• Kahuna
      Kahuna commented
      Editing a comment
      From a fellow attorney: Well said!

  • #18
    Jblake47, The scout has no obligation to allow you or anyone else to examine them on their religious beliefs and if you 'think' they have misled you, then it is possible that part, if not all, of the responsibility for that is yours. There is no place that I can find in BSA documents that state that there is a responsibility for any adult leader to judge or examine the religious beliefs of a boy. Their beliefs are theirs, personally, and not the business of anyone else. If they've signed their name, the best thing for the rest of us to do is to butt out of their personal business.

    Comment


    • Merlyn_LeRoy
      Merlyn_LeRoy commented
      Editing a comment
      "The BSA is quite upfront in saying atheism is a no."

      Unfortunately, they are also quite upfront in saying agnosticism is a no:
      http://www.buzzfeed.com/chrisgeidner...known-or-avowe

      Yet plenty of believers of various religions will also identify as agnostic, because many people have a much better idea what "agnostic" means than the BSA. But that's what happens when you make up rules using words you don't understand.

    • Pack18Alex
      Pack18Alex commented
      Editing a comment
      On a BoR, I asked about Scout Law, in general, in their life, and I asked about Reverence specifically. I'm not looking for a particular answer, but if they are going to give a flip answer in the Troop's BoR, I'd rather flesh that out then than during an Eagle BoR.

    • Huzzar
      Huzzar commented
      Editing a comment
      Nobody is asking any Scout to make a profession. If a Scout tells a BoR to take a hike on any legitimate question it's okay for the Board to deny rank advancement. General questions about Reverence are legitimate.

  • #19
    Ryan Andresen actually does not qualify for Eagle Scout. he does not meet the requirements and yes because he is gay. You have to live by the Scout oath and set a life example that you have done so to others as part of being a scout in general , but particularly to earn Eagle Scout. He took a pledge to " keep himself Physically strong, mnetally awake, and morally straight." He violates the the scout and religious definition the promise is based on to be morally straight. He is no longer completeing his pledge to the defined morally straight of the pledge and requirement so he is ineligable on that alone. If he is gay fine do as you want but your choices will have reprecussions and one is you failed your pledge and requirments as a scout. No bending we all have ways we live and things we honor and this is part of it so sorry but he can not be an eagle scout and if that angers him he might want to start his own organization that suites his beliefs and foundations.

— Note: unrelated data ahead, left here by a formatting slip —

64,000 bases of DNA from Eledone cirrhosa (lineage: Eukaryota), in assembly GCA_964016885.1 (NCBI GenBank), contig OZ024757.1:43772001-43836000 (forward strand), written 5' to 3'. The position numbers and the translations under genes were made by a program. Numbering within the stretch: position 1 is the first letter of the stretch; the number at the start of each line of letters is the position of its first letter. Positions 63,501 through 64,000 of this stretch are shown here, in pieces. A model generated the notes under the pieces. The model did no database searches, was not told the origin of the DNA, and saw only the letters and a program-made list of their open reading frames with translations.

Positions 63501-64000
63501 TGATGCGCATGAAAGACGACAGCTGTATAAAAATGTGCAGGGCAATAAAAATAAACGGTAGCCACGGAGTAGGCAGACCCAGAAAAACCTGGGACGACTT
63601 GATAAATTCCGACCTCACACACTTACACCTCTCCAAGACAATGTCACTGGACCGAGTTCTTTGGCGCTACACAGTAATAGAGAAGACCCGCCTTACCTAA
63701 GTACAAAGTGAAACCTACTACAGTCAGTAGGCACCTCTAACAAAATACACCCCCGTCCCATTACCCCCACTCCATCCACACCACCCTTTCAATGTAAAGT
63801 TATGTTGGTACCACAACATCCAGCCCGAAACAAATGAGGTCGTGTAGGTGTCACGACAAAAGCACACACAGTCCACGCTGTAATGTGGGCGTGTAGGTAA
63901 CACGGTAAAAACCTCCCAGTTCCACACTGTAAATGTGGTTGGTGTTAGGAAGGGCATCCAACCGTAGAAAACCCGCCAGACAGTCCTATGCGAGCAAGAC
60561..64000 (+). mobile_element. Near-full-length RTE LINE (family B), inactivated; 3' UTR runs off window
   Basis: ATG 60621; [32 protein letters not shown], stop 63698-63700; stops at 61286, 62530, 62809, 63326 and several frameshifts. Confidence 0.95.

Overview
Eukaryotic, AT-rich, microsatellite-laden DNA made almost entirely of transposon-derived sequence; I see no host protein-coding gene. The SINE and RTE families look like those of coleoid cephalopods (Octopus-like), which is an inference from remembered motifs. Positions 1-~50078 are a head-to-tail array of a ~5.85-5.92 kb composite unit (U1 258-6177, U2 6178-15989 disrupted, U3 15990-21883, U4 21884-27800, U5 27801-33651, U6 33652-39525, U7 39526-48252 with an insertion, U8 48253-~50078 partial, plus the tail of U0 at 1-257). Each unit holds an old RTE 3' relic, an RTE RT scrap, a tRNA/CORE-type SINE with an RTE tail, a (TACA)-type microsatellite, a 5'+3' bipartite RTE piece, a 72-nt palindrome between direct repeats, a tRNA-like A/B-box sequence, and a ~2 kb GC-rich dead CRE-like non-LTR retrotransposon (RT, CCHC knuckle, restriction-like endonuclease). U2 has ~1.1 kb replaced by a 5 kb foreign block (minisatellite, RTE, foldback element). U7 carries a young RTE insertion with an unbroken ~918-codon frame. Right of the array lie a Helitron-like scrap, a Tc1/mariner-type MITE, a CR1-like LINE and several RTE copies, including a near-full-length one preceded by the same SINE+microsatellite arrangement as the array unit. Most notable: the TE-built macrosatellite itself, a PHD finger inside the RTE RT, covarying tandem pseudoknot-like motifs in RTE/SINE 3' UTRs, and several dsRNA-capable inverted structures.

Comment


    • Torchwood
      Torchwood commented
      Editing a comment
      Morally straight and being "straight" are two completely different things. On page 23 of the Scout Handbook I have in my hands, it talks about respecting and defending the rights of all people. That is the core value that we should be focusing on. I don't care if someone is gay, straight or other, and I certainly don't care if you believe in Christ or the Flying Spaghetti Monster, as long as you treat others with kindness and respect. If you can't respect the rights of others to live their lives as they see fit, as long as their rights don't infringe on anyone else's rights to do the same, then what is really the problem? A Scout is KIND, after all.

    • King Ding Dong
      King Ding Dong commented
      Editing a comment
      Ramen Torchwood. May his noodly appendage touch you.

    • Rick_in_CA
      Rick_in_CA commented
      Editing a comment
      "He violates the the scout and religious definition the promise is based on to be morally straight."

      You do know that the BSA is NOT a conservative Christian only organization, but one that welcomes people of all faiths? That a part of "A Scout is Reverent" is showing respect for people with different faiths than yours (including those that do not consider being gay a sin)?

      Perhaps if the Scout Law is so difficult for you to follow, you should consider a different organization than the BSA (perhaps Trail Life as they are Christian only)?

  • #20
    I wasn't aware of a BSA policy excluding gay youth. Yes there is one excluding gay adults. My impression of the policy change was just codifying that membership cannot be denied a youth that is gay